DIY Home Improvement Forum banner

1 - 20 of 53 Posts

·
Registered
Joined
·
10 Posts
Discussion Starter #1
Hi all, I am new to the forum. I'm hoping that someone can tell me what is wrong with this wood. I had a guy come out to knock out an enclosed patio and install new posts. He put these posts in. He only used 4x4 pine (I believe) even though I wanted Cedar (he said it was too expensive). He only attached it at the top with metal plates and he "forgot" to connect them to the concrete. There are 4 posts. 2 swing in the wind. I tried to get him to fix it and he avoided me for months so I am taking him to small claims. My court date is Tuesday.
I have a ton of pictures to show the judge, as well as a video of the posts swinging around. But what I want to know is why these posts look chewed up and split. These pictures were taken about 4 months after he installed. He SAID it was pressure treated but I don't know. I also priced all the material he used and he COULD have done cedar. I'm so frustrated. Its hard being a woman cause contractors just walk all over us. Worst part is... this guy was a highschool friend I've known for 20 years.
:furious:

Thanks in advance!

Amy


<br>

<br>

<br><br>


CLICK THIS PICTURE TO SEE THE VIDEO


<br>
 

·
Doing it myself
Joined
·
3,838 Posts
Doesn't look like any pressure treat i've ever seen. As to what species it is, I don't know, but it must be some kind of low grade lumber considering how torn up it is. :eek:

Besides that, if they are just sitting on concrete and 2 of the 4 move, then they were cut too short or the others too long. :jester: Not to mention i'll bet they should have some kind of bracket installed to hold them in place.


I'm just a plumber though, you should wait for someone more knowledgeable on the subject to confirm the points i've made.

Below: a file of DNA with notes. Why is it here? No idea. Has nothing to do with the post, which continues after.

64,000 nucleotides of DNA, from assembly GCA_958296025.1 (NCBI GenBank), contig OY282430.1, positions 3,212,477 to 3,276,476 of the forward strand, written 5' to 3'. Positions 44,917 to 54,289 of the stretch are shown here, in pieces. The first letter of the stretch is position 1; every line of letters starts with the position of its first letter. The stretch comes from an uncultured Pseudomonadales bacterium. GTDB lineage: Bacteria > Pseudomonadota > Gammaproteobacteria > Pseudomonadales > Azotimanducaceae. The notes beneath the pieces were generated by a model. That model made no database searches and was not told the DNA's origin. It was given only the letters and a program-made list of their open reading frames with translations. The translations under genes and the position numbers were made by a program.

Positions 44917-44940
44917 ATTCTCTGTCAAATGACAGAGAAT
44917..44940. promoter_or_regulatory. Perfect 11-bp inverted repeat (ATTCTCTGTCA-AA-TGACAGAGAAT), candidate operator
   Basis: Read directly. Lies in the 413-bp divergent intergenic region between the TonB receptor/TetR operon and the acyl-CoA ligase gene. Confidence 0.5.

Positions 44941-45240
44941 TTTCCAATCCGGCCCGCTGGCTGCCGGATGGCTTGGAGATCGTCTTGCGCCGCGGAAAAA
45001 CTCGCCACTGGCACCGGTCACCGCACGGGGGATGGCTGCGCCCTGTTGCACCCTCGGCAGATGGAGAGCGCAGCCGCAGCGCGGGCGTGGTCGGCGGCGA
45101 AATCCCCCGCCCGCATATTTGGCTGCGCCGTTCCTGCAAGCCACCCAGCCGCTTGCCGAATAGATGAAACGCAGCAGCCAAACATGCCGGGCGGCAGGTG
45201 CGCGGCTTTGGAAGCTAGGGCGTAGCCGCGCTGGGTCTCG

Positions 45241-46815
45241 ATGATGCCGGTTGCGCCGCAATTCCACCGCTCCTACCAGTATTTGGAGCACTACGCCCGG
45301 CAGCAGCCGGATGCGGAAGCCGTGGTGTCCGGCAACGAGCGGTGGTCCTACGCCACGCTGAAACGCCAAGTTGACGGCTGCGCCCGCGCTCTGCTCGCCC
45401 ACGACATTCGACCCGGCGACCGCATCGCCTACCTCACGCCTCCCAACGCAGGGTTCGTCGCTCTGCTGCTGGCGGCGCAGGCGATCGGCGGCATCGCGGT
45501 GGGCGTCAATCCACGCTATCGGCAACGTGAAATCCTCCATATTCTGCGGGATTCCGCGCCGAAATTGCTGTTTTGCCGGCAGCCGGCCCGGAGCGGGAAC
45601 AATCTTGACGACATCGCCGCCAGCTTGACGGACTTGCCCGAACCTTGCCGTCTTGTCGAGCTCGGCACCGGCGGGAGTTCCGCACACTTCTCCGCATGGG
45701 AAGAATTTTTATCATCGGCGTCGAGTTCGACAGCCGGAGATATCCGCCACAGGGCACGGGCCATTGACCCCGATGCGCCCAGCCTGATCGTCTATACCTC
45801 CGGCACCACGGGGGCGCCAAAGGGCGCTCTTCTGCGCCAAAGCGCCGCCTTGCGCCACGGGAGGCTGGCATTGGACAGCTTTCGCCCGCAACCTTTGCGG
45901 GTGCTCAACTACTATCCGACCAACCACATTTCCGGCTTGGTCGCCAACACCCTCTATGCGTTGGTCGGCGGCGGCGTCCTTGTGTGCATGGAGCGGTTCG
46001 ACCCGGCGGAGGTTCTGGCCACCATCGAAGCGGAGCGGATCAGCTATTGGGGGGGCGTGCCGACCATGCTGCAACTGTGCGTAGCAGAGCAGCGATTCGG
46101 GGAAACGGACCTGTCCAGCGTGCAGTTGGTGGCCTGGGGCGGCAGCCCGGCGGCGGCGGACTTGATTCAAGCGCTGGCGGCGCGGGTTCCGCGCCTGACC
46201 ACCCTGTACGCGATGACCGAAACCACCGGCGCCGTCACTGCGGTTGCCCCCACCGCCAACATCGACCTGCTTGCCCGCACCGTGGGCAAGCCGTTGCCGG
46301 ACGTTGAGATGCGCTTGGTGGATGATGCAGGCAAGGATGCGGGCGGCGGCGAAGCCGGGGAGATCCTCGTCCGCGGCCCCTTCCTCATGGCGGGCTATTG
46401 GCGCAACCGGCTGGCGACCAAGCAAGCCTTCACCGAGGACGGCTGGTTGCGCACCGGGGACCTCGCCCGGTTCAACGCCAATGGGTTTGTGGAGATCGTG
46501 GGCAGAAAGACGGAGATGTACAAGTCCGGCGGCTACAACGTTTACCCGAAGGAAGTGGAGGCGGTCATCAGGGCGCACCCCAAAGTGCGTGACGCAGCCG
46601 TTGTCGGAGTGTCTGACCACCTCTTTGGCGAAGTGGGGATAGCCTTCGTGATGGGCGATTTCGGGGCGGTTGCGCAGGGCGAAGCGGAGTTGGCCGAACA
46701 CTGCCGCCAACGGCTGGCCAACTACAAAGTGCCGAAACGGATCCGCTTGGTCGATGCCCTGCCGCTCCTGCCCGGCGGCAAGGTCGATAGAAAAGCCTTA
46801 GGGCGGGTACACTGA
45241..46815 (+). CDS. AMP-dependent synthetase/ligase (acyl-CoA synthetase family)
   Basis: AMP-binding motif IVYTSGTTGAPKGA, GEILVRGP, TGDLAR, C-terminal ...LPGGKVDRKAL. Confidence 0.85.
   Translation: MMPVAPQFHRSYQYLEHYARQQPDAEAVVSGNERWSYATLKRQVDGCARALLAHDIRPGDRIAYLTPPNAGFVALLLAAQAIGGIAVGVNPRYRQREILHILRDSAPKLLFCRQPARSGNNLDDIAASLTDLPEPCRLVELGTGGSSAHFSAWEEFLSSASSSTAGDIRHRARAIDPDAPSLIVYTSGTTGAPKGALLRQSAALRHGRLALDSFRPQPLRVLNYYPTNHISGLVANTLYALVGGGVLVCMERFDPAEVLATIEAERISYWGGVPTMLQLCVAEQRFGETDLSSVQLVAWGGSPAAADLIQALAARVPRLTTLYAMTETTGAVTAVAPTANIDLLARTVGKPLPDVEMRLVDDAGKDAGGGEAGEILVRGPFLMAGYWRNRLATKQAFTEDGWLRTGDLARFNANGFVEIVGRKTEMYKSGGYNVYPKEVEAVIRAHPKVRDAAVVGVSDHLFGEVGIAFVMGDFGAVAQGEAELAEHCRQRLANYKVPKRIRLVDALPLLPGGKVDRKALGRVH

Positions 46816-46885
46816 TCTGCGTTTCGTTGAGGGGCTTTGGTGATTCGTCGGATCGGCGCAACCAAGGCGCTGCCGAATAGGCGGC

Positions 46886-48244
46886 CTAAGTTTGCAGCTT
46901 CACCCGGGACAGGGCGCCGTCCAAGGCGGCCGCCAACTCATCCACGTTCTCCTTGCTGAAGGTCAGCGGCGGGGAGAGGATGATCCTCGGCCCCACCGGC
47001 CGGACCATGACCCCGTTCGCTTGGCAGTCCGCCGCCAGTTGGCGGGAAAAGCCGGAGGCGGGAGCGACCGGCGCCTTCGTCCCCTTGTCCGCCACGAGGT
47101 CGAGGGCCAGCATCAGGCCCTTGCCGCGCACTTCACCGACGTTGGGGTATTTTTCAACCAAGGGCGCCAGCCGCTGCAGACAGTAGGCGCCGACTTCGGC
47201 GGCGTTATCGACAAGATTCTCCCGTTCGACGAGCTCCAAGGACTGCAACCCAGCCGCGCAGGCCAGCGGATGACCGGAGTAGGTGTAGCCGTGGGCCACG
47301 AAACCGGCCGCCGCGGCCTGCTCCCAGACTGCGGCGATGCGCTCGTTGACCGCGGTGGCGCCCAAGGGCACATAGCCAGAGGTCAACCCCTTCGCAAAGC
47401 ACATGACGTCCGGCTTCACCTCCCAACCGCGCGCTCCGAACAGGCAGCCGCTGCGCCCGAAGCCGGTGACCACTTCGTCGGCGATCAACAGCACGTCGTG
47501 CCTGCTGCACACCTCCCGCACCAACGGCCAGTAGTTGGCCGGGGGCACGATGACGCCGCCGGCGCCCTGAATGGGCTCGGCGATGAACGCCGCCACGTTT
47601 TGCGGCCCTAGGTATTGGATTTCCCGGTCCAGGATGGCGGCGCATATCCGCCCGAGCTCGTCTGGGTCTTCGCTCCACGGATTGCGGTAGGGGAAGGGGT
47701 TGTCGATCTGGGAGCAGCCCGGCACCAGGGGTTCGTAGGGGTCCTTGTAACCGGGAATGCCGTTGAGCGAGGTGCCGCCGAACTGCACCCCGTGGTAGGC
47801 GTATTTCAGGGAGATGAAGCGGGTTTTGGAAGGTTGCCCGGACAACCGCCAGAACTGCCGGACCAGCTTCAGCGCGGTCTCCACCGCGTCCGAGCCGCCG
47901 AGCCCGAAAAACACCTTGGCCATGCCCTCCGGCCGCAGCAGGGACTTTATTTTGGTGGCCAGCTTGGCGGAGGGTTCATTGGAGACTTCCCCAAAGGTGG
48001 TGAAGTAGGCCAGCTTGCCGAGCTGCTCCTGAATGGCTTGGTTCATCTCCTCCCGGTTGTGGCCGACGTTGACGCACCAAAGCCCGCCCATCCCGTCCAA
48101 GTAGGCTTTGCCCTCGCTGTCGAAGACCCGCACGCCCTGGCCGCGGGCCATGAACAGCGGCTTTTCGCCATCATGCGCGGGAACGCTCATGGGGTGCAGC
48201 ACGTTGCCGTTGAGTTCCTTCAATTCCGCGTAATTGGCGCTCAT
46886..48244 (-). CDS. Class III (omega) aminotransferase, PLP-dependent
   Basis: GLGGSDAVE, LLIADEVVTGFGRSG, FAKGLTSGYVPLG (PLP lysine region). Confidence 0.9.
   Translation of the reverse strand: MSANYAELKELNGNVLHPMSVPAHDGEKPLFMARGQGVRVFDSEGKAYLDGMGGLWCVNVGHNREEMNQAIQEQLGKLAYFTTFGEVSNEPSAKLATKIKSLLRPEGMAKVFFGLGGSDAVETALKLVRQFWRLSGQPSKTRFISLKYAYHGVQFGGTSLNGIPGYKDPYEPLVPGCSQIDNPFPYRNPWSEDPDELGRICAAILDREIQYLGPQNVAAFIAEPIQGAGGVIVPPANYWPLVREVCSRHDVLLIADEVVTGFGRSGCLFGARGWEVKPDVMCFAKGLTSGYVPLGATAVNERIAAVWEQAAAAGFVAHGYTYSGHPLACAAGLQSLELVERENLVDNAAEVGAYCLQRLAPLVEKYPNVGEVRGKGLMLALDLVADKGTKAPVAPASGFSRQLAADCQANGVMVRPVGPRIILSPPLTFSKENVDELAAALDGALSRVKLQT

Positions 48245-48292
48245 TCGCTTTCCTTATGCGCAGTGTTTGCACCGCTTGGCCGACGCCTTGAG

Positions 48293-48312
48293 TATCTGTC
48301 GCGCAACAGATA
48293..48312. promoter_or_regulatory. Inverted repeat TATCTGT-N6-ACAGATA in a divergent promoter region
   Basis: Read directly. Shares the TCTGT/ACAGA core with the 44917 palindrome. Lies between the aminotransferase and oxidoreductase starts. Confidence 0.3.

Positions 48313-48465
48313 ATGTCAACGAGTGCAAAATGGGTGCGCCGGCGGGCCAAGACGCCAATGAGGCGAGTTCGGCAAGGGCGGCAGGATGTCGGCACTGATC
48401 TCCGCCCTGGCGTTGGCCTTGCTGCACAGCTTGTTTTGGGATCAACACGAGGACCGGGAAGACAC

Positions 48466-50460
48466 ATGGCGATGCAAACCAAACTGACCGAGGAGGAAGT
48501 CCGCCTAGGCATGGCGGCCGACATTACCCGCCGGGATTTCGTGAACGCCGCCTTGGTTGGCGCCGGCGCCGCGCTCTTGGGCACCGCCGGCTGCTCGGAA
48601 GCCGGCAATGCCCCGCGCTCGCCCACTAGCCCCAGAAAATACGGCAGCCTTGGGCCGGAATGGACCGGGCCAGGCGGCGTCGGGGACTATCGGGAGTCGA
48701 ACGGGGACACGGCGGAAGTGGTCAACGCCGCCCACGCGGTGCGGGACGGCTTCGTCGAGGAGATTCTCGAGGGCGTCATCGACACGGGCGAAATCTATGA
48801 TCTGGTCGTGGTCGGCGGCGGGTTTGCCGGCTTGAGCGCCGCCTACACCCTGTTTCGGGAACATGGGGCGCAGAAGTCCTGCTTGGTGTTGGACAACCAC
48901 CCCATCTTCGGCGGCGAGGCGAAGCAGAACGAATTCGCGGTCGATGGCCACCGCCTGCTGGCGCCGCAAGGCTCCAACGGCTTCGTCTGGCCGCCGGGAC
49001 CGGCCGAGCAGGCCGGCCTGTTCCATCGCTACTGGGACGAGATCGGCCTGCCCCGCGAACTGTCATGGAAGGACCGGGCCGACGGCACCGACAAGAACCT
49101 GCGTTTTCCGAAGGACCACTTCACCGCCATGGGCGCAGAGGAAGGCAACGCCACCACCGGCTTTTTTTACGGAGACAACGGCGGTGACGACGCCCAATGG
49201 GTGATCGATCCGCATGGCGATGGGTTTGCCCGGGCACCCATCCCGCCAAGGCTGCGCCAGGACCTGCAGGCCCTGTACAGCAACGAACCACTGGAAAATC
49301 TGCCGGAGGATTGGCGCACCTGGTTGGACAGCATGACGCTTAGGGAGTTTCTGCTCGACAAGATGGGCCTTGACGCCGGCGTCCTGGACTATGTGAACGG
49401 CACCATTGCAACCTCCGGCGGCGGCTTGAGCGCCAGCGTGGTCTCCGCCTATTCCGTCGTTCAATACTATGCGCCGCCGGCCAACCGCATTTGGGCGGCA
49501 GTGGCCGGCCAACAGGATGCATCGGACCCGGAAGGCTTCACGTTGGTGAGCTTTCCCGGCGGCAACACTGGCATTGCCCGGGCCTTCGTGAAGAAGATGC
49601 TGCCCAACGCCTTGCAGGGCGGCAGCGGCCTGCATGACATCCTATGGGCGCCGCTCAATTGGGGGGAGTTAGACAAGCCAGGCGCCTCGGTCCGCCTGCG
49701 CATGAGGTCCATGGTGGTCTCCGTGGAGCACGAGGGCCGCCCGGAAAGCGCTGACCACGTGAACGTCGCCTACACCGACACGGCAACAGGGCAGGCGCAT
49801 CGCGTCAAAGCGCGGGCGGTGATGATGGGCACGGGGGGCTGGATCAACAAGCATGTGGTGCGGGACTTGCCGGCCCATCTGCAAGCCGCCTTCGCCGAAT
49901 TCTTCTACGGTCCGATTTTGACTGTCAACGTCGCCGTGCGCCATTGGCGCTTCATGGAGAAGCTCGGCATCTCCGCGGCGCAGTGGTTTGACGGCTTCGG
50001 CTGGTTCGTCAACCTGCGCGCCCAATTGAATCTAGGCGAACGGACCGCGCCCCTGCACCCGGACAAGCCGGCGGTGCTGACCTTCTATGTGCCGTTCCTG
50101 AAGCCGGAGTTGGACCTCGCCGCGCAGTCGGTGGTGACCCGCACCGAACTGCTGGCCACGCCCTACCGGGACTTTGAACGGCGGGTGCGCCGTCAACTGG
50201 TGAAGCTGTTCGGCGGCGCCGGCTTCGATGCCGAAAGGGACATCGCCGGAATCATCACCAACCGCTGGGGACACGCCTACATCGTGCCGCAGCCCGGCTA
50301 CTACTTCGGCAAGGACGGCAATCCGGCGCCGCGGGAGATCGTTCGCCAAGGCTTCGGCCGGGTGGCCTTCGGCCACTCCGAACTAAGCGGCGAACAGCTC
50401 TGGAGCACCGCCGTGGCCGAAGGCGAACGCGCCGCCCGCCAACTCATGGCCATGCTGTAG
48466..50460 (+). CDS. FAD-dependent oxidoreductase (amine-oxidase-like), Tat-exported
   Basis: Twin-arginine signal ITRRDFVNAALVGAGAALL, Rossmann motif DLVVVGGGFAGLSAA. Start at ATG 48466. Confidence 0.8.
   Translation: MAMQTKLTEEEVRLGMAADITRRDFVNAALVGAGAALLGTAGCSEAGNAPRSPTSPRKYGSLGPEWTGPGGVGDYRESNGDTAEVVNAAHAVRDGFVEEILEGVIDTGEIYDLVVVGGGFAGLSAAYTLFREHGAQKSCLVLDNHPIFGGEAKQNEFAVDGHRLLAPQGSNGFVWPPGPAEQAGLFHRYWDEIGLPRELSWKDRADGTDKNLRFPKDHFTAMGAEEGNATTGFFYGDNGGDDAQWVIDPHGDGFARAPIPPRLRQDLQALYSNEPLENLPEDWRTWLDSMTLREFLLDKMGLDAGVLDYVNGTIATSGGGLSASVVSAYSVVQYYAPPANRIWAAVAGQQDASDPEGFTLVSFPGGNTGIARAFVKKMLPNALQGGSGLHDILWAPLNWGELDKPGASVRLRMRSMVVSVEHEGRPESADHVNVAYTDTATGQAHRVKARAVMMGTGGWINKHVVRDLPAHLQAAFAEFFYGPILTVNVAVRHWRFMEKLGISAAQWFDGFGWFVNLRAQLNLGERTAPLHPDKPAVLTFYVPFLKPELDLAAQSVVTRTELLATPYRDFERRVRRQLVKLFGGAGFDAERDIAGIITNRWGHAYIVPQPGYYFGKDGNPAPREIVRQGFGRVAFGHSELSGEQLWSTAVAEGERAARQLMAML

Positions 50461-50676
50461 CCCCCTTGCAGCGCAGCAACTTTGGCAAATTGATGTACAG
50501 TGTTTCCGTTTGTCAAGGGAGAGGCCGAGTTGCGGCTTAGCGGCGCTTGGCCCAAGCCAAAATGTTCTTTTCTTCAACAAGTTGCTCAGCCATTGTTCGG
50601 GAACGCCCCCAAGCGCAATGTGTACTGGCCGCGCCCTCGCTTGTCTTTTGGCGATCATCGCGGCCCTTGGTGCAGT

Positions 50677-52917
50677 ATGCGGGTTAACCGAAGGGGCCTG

As far as your lawsuit : Does he have a license? Did you ask him to see his license? Does this job require a permit? I'm not 100% sure, but I think it's up to the homeowner to ask for licensing information and make sure the proper permit process is followed.
 

·
Registered
Joined
·
37,270 Posts

·
Residential Designer
Joined
·
1,486 Posts
That wood is not pressure treated, as has been said before; no post caps no post bases. Bases should be stand-off type.
You said that this is supposed to be an enclosed patio?
It is possible that you do not need nor are required by code to have footings under the posts. This would depend on how much the over-all assembly weighs.
You have not said where this is; Canada, New Mexico, etc?

BTW...your friend from high school for 20 years is an a-hole.

Andy.
 

·
Registered
Joined
·
37,270 Posts
Who built that roof system? There's the fashia bord on the end of it to help keep the rafters from twisting and rotting out on the ends.
 

·
Registered
Joined
·
80 Posts
While it's possible it is pressure treated, I really doubt it is.
And he didn't "forget" to fasten the bottom of posts, he obviously never planned to in the first place.
Find someone a little more trustworthy to fix that. If you don't require footings, that should be a pretty easy fix.

Also, you need to do something with those exposed roof rafter ends or they will rot away pretty quick.
 

·
remodeling pro
Joined
·
1,399 Posts
Very poor grade of material. It does look like treated, but still should not sit directly on the end grain. It will rot, as these posts are almost always cut from the center of the log and do not absorb chemicals completely.
I cannot believe anyone would use such a low quality material for an exposed post, but I see it pretty often.
 

·
Registered
Joined
·
37,270 Posts
I agree it does look like pressure treated But still looks like poop.
Some one saw an easy mark. Such ashame, spoils it for all of use that care about what we do.
 

·
Residential Designer
Joined
·
1,486 Posts
I agree it does look like pressure treated But still looks like poop.
Some one saw an easy mark. Such ashame, spoils it for all of use that care about what we do.
I am curious guys, what is it about this lumber that leads you to think it may be treated?
Maybe I am just missing something form my experience with other, very obviously noticeable (green or brown coloring) (dimpled textures) treated lumbers though.

Thanks guys.

Andy.
 

·
Registered
Joined
·
37,270 Posts
#1 it's rare to see untreated 4 X 4's.
#2 Untreated 4 X 4's would have had rounded outside corners and been a much better grade.
 

·
Residential Designer
Joined
·
1,486 Posts
#1 it's rare to see untreated 4 X 4's.
#2 Untreated 4 X 4's would have had rounded outside corners and been a much better grade.
Interesting.
What kind of treatment is clear like that?